The conflict is rewriting the story of global trade blocs – Who are the winners and losers?

In particular, the conflict in Ukraine has made countries think about the need for more reliable trading partners.

“If the Covid-19 pandemic highlights the need to shorten supply chains, the war in Ukraine underscores the importance of having the right solutions,” said Peter Martin, research director at commodity research firm Wood Mackenzie. reliable trading partner.”

Energy prices have skyrocketed this year as the Russia-Ukraine conflict destabilizes markets and Western nations have imposed sanctions on Moscow.

This week, the European Union agreed to ban 90% of Russian oil imports by the end of the year. Moscow also previously threatened to cut off supplies in retaliation. That has prompted a Russian official to say the country will look for other importers as oil purchases from China and India have skyrocketed this year.

Brent Crude Oil Futures Contract (6 months)

The conflict is rewriting the story of global trade blocs – Who are the winners and losers?  - Photo 1.

The European Union receives about 40% of its natural gas from Russian pipelines, and about a quarter of that flows through Ukraine.

Exports of important grains such as wheat have been affected. Millions of tons of wheat from Ukraine, one of the world’s largest wheat exporters, have been stuck in the country and unable to reach the countries that need it. The reason is because Russian military forces have blockaded the Black Sea, where important Ukrainian ports are located.

Before the conflict, Ukraine’s Black Sea ports accounted for about 90% of the country’s grain exports, according to Andrius Tursa, Central and Eastern Europe consultant at consulting firm Teneo Intelligence.

Referring to conflicts as well as the pandemic, Martin added: “These can lead to a realignment of global trade in the long term. The global economy needs to become more regionalized, supply chains need to become more regional. shorter responses to “reliable” partners.

Trade block

It is “not the end” of globalization, Martin says, but global trade could reorganize into two or more “distinct blocs”.

The first bloc will include the European Union, the United States and their allies, who have imposed sanctions on Russia and have been linked in isolating Russia, according to Martin. Those allies could include the UK and Japan.

Another group could be countries that want to play with both sides.

“There will be a bloc of countries like China and India that maintain trade with both sanctioned allies and Russia. They can get more energy and resources from Russia but need to maintain good relations with them. the major economies in the first bloc account for a significant portion of their export needs,” Martin said.

Trade routes

Martin also said: “Trade routes by both land and sea or the volume of trade passing through these routes will be affected.”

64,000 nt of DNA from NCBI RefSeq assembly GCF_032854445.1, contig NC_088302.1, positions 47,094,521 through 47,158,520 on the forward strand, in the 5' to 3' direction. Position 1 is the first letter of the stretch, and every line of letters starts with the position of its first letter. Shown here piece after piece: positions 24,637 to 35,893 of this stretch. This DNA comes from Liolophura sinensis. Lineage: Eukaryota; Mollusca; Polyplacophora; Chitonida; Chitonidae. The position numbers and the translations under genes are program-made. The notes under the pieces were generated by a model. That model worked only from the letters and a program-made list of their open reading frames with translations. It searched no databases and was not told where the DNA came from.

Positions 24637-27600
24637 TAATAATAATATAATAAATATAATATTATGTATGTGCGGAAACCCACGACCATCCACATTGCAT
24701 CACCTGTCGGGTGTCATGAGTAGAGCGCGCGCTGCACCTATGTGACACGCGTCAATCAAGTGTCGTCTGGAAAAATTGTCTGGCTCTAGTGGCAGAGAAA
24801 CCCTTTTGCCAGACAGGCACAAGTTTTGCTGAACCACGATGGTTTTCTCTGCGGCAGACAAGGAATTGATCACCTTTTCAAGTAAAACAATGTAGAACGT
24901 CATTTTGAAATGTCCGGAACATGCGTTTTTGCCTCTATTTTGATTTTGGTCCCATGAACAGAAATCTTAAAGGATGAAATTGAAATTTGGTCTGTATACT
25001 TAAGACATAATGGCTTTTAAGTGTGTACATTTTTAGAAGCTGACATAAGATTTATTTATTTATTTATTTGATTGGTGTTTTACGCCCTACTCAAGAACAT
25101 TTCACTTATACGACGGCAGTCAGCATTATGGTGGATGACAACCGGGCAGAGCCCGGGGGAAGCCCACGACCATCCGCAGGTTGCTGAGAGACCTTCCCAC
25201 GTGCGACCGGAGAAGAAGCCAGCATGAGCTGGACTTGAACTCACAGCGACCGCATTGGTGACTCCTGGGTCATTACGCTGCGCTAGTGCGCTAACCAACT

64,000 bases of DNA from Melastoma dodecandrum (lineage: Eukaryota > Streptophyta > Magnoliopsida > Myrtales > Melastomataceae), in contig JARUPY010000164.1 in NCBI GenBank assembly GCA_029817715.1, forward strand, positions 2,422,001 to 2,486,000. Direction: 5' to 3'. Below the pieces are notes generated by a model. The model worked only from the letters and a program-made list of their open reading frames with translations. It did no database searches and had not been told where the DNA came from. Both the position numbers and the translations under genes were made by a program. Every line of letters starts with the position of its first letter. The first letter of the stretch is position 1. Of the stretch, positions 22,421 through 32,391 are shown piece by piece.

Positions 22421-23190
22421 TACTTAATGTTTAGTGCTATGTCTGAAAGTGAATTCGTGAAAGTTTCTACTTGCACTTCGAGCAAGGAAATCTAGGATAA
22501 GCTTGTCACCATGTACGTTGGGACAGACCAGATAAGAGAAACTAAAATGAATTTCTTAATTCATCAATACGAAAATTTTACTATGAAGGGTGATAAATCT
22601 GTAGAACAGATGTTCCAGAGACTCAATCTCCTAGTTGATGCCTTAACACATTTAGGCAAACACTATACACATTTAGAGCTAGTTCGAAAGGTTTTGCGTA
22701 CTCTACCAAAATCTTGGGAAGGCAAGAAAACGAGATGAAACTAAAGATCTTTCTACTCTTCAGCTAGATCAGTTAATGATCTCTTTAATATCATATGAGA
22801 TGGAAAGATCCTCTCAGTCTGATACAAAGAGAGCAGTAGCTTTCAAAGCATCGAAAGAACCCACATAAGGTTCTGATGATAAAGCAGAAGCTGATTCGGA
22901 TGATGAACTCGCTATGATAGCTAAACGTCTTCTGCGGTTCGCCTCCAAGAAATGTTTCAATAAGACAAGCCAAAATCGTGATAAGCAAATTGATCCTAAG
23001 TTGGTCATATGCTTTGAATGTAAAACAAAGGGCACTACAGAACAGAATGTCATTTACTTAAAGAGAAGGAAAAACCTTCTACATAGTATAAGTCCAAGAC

Since the beginning of the conflict, those in charge of shipping have avoided the Black Sea, where Russian military activity has prevented commercial shipping. That has caused congestion in other ports in Europe as freight forwarders have had to change their routes.

“Russian military activity in the Black Sea, repeated attacks on Ukrainian ports and mining activity in the waters surrounding the ports make commercial shipping impossible,” Tursa said. wrote in a note on May 25.

He said that there is no easy way to unblock Ukrainian ports. “Various proposals to unblock Ukraine’s access to the Black Sea are being discussed, but none are easy or likely,” he said.

Ukraine is currently trying to develop alternative land and river routes to export food products to other countries.

“While the capacity of alternative routes is expected to gradually increase, such exports are likely to be more complex and costly than sea routes. Conflict could take a toll on logistics. becomes more complicated,” said Tursa.

Winner and loser

According to Martin, any diversion due to changes to global trade would benefit several economies, such as Southeast Asia, Latin America and Africa.

“Exports will be diverted,” he said. That requires finding new markets for goods and services, and bringing in logistics to accommodate new trade flows.

“Russia is likely to be the biggest loser because while it could turn some trade links around, it would be excluded from a large share of the global economy,” Martin said.

Blockades in China – the world’s manufacturing hub – have also contributed to the chaos of shipping and trade.

Routes are subject to change and may benefit some Southeast Asian countries, where more and more companies are already producing their goods.

On the other hand, he added, places like Singapore – where ships often pass on their way to the US – can be overlooked as freight carriers from Cambodia’s emerging manufacturing hubs go directly to Cambodia. West Coast of America.

Jason McMann, Morning Consult’s head of geopolitical risk analysis, said: “Some companies are starting to produce closer to themselves to limit delivery delays caused by factory closures, reduced sources of supply. supply of labor and other factors”.

They may also switch to maintaining larger inventories rather than having shorter supply chains, he added.

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According to Minh Phuong

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